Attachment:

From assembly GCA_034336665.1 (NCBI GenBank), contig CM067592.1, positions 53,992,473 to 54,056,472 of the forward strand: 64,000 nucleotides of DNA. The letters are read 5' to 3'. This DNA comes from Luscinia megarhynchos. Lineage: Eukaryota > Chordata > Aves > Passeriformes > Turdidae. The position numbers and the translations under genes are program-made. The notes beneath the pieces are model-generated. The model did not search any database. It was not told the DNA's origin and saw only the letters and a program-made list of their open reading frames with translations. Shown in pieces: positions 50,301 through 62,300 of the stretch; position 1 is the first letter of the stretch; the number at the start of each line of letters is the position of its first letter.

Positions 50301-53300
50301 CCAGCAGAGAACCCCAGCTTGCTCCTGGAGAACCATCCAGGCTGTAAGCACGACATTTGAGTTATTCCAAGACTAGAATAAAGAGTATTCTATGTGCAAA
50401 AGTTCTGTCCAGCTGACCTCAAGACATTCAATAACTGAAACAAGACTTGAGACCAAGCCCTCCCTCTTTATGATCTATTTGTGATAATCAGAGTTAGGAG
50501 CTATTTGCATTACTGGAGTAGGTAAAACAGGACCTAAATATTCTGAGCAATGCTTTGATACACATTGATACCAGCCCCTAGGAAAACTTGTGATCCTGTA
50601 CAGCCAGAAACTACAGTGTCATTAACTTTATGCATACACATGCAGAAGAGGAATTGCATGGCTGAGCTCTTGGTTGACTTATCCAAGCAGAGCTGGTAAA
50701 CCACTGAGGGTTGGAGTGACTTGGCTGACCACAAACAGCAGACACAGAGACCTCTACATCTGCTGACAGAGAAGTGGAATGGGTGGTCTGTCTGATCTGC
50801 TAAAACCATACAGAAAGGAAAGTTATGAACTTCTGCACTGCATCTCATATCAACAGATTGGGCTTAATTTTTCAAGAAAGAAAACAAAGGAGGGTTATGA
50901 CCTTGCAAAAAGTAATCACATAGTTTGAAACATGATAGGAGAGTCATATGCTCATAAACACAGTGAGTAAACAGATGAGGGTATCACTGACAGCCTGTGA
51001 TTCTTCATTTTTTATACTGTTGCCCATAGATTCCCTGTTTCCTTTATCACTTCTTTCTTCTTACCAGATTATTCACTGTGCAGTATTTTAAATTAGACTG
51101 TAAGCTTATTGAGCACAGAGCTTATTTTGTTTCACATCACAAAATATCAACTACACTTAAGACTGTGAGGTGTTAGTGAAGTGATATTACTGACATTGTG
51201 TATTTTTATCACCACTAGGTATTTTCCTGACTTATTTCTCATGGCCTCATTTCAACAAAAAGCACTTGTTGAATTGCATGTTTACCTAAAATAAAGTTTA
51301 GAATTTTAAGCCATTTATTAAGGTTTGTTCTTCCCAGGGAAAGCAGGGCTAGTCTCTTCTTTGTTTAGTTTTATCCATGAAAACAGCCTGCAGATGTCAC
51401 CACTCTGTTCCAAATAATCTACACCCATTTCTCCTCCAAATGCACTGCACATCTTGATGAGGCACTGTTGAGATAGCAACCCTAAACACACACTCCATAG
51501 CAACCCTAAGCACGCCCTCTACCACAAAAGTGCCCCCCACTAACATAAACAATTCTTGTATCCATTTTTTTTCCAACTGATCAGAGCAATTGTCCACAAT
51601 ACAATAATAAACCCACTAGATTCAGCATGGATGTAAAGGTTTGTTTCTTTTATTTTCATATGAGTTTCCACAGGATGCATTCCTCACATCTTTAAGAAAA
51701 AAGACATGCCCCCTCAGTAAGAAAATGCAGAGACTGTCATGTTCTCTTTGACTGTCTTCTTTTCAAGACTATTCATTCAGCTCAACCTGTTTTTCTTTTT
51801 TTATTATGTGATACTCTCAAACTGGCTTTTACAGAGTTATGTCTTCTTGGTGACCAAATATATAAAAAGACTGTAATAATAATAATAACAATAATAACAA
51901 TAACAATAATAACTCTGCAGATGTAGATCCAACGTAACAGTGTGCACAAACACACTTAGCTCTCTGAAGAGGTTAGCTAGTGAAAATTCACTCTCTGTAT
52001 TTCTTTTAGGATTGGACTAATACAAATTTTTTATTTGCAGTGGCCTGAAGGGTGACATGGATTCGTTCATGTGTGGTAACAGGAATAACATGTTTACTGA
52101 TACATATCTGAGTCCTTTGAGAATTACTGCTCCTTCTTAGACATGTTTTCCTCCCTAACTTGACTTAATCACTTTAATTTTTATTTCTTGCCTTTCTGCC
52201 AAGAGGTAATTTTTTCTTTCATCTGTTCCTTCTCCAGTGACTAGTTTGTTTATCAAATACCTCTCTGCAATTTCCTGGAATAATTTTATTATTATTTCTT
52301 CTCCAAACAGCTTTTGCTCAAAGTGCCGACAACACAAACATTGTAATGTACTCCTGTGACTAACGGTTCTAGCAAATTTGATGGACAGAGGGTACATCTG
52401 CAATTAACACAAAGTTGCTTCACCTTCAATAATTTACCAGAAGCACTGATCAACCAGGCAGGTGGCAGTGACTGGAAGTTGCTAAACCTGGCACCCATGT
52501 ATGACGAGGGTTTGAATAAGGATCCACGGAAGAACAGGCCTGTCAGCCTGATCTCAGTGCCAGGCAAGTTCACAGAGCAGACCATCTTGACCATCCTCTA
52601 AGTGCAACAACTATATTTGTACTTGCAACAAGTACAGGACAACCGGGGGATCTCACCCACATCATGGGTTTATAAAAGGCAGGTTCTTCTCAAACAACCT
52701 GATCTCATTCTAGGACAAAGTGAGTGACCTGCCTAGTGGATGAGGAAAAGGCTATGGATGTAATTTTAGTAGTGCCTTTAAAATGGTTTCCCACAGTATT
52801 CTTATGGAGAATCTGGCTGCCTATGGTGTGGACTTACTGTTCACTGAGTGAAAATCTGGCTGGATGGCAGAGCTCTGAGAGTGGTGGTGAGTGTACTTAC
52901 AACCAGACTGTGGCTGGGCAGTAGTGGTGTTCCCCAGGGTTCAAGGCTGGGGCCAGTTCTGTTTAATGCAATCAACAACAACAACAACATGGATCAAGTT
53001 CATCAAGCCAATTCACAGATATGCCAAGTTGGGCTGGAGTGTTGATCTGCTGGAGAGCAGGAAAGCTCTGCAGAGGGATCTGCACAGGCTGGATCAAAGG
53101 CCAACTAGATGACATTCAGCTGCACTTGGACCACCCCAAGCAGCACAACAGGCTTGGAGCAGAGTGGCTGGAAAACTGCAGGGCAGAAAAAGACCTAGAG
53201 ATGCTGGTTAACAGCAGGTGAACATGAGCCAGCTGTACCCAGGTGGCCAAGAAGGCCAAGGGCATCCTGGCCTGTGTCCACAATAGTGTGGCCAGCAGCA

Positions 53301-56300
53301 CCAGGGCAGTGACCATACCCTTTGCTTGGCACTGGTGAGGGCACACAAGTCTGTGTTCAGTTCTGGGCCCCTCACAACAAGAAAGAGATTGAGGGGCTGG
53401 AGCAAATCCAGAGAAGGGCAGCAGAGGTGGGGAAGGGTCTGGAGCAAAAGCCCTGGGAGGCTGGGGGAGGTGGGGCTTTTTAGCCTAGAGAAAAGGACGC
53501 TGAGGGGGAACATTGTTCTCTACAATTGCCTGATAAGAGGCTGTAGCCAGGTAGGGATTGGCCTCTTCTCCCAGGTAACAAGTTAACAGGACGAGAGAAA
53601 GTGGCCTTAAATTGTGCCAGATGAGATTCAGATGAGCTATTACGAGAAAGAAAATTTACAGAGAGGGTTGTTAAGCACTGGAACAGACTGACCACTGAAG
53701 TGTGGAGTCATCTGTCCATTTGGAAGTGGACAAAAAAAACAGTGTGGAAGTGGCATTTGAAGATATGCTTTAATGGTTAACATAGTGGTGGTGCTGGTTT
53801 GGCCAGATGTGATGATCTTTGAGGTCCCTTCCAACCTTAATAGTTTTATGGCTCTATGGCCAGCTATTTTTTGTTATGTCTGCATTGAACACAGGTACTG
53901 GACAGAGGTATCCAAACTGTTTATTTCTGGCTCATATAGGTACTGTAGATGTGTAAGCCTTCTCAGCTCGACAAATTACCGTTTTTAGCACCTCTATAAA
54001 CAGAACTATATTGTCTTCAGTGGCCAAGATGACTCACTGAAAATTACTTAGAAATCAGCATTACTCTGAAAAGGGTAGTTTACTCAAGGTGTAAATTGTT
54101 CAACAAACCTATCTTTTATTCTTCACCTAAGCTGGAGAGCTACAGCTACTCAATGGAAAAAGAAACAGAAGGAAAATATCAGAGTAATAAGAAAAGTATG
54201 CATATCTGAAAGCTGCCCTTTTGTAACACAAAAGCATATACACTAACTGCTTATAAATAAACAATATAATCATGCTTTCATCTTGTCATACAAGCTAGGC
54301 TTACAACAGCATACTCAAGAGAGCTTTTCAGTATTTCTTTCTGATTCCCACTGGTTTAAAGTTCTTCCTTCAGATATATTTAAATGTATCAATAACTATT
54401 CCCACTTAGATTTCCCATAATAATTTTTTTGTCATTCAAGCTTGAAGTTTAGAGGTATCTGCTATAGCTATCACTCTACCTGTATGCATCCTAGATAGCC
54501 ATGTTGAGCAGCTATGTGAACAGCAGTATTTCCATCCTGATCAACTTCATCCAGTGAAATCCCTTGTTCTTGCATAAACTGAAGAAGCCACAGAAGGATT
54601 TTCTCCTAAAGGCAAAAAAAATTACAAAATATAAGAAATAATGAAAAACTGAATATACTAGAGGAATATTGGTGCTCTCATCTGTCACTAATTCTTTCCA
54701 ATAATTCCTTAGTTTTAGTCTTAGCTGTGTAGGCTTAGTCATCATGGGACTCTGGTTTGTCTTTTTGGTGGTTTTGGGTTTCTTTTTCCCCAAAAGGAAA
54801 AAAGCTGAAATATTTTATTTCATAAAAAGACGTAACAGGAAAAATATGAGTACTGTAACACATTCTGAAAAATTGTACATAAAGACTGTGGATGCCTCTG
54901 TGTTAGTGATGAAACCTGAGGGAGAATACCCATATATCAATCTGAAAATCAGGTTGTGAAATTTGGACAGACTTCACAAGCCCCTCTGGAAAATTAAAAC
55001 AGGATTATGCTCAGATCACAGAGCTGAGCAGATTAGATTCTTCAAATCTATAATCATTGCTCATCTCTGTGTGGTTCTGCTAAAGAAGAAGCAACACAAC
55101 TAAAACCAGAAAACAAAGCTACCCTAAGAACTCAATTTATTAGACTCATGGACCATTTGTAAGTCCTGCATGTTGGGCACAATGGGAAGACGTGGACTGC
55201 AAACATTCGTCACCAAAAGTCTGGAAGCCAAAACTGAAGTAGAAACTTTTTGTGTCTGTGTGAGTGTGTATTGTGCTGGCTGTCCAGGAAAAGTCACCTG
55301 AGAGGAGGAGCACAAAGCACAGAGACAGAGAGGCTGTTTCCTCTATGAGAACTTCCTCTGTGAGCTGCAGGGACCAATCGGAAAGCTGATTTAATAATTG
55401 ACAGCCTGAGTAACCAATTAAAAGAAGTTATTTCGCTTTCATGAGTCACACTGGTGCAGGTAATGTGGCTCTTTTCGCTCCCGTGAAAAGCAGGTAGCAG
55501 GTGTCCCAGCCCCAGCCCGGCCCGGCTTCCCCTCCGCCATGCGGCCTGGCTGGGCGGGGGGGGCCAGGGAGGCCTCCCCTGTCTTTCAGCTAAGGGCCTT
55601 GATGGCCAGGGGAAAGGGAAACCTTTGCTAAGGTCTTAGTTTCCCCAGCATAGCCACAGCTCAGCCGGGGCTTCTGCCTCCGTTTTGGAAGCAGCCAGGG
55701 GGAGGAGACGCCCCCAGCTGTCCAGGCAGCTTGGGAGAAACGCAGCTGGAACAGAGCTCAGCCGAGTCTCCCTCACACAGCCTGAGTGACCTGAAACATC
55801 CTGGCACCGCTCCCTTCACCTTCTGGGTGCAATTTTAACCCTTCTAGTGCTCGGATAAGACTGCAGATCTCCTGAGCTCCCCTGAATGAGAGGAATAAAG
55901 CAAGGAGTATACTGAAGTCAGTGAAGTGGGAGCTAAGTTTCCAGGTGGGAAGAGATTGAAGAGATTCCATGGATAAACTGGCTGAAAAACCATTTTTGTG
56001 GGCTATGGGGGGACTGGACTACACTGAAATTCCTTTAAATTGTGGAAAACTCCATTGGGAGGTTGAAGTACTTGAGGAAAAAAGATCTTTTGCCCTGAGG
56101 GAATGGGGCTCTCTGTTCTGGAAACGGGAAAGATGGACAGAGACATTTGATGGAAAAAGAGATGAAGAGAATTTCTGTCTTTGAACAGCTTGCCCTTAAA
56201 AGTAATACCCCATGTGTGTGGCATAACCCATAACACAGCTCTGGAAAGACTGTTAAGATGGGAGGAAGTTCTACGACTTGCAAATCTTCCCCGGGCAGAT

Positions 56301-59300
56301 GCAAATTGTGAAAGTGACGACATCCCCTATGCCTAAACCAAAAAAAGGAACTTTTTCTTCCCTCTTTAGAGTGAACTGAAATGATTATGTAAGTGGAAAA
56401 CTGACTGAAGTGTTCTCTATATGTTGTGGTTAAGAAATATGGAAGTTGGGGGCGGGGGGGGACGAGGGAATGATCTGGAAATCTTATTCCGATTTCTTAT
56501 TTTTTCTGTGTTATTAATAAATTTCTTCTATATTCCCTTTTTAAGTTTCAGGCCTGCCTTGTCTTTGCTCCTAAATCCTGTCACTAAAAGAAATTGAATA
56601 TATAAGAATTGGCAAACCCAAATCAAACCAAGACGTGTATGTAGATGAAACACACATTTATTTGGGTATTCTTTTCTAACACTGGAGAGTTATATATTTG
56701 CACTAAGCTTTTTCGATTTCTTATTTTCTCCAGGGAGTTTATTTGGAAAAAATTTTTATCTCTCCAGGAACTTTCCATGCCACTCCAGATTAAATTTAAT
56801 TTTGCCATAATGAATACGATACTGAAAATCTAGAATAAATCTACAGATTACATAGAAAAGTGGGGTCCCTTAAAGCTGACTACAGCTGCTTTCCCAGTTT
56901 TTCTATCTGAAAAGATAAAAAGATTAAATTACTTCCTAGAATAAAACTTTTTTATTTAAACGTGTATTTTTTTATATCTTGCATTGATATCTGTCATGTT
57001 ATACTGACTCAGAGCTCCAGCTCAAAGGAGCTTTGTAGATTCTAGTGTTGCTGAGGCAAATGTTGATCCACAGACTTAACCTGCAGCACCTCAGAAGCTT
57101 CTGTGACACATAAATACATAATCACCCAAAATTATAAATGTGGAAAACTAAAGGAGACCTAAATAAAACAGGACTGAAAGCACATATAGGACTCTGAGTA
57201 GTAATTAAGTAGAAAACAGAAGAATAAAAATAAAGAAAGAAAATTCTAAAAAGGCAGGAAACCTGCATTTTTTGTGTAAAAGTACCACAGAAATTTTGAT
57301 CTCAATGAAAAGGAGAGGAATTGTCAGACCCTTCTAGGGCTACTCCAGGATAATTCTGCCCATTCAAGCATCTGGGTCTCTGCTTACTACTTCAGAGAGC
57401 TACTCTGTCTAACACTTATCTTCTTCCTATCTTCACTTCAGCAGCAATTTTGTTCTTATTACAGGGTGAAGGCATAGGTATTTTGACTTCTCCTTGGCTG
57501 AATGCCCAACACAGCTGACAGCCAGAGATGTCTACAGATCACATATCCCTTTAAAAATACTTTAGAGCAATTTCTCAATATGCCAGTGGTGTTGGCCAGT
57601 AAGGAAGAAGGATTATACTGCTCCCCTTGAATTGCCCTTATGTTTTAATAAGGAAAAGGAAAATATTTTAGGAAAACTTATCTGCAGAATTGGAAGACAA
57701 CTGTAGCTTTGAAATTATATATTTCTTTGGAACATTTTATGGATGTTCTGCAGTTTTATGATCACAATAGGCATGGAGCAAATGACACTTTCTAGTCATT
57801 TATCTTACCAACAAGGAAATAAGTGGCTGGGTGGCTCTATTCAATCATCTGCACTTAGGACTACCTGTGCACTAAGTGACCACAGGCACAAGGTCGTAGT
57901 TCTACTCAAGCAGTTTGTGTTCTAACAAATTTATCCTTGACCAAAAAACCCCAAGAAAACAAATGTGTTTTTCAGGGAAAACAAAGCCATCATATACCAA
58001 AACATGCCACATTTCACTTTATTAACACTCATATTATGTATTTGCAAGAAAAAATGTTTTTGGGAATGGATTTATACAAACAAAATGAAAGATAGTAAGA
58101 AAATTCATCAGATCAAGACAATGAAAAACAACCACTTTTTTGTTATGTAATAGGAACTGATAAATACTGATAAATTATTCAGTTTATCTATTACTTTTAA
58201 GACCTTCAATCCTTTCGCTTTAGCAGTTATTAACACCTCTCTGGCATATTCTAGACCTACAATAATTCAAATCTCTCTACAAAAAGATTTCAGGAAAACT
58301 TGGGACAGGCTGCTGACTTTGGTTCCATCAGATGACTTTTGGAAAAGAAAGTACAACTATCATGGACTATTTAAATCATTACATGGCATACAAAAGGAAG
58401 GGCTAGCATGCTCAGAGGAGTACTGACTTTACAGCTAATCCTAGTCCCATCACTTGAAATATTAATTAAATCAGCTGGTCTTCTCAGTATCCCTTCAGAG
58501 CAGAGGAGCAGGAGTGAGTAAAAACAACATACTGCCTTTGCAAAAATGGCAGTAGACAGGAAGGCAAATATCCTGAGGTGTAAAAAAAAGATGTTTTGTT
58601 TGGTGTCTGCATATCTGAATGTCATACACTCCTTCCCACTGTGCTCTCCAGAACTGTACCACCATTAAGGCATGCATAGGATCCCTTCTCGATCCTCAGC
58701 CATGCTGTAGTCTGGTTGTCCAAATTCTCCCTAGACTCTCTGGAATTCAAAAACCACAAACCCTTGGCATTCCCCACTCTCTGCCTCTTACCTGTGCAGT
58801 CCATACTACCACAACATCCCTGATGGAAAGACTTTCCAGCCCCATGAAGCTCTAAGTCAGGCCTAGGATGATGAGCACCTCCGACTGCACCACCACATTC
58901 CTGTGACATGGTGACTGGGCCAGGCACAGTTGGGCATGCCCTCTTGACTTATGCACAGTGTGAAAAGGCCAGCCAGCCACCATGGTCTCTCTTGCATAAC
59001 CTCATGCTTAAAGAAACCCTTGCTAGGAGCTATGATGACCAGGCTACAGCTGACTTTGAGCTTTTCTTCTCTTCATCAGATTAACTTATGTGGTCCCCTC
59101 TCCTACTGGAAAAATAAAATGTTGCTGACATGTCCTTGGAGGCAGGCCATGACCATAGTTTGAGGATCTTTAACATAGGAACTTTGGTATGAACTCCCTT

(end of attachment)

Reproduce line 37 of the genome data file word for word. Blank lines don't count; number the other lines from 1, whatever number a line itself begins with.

53601 GTGGCCTTAAATTGTGCCAGATGAGATTCAGATGAGCTATTACGAGAAAGAAAATTTACAGAGAGGGTTGTTAAGCACTGGAACAGACTGACCACTGAAG